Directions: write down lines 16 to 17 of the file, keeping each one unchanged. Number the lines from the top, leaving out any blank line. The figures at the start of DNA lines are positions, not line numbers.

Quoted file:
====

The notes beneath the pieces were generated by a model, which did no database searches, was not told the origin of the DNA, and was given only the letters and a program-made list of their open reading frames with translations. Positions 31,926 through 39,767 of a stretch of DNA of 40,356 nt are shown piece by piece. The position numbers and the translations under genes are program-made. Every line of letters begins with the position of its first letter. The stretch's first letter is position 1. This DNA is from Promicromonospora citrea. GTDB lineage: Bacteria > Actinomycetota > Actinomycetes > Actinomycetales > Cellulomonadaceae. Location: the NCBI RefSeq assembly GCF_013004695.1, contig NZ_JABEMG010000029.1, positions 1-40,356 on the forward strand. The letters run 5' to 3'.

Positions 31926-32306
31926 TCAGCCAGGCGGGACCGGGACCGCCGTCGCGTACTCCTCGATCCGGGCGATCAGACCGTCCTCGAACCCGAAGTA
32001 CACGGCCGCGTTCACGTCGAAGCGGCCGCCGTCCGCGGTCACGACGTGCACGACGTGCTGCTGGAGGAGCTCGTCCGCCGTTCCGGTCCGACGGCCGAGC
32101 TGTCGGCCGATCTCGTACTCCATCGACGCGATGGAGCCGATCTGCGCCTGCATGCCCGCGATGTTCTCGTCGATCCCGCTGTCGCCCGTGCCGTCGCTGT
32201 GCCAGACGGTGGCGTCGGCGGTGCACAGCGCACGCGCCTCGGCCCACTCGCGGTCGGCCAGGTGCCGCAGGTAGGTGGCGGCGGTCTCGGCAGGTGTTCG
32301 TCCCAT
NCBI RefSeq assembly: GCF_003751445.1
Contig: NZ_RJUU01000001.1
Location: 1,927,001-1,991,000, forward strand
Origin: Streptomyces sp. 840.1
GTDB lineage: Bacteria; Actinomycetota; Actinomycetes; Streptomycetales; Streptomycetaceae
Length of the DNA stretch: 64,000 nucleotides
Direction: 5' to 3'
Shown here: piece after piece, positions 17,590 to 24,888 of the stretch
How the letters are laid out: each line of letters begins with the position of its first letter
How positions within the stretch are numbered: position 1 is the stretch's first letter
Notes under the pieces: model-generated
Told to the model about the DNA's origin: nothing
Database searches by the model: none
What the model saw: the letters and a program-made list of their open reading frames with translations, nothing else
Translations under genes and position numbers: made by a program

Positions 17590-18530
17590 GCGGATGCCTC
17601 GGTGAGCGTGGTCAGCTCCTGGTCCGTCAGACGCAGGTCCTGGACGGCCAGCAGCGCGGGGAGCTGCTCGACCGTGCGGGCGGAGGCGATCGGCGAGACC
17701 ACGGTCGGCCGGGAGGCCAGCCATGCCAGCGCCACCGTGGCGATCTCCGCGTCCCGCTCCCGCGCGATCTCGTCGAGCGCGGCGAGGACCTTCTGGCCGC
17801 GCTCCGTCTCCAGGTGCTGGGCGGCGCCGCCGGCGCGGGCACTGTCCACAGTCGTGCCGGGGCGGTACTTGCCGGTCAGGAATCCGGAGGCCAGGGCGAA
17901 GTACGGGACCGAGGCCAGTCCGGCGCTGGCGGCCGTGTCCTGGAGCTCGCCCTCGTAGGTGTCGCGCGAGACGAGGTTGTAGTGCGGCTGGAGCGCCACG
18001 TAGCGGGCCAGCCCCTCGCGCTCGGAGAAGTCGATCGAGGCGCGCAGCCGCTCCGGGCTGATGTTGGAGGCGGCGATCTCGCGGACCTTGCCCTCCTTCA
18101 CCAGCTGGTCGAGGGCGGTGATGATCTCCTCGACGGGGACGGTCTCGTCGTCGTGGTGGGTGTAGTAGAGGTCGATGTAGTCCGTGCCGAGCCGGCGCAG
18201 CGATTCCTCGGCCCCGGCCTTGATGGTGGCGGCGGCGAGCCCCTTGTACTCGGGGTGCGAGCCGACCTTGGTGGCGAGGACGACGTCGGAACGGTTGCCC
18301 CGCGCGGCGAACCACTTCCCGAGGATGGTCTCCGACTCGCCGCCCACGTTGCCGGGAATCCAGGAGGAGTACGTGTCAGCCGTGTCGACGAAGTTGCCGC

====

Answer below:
How the letters are laid out: each line of letters begins with the position of its first letter
How positions within the stretch are numbered: position 1 is the stretch's first letter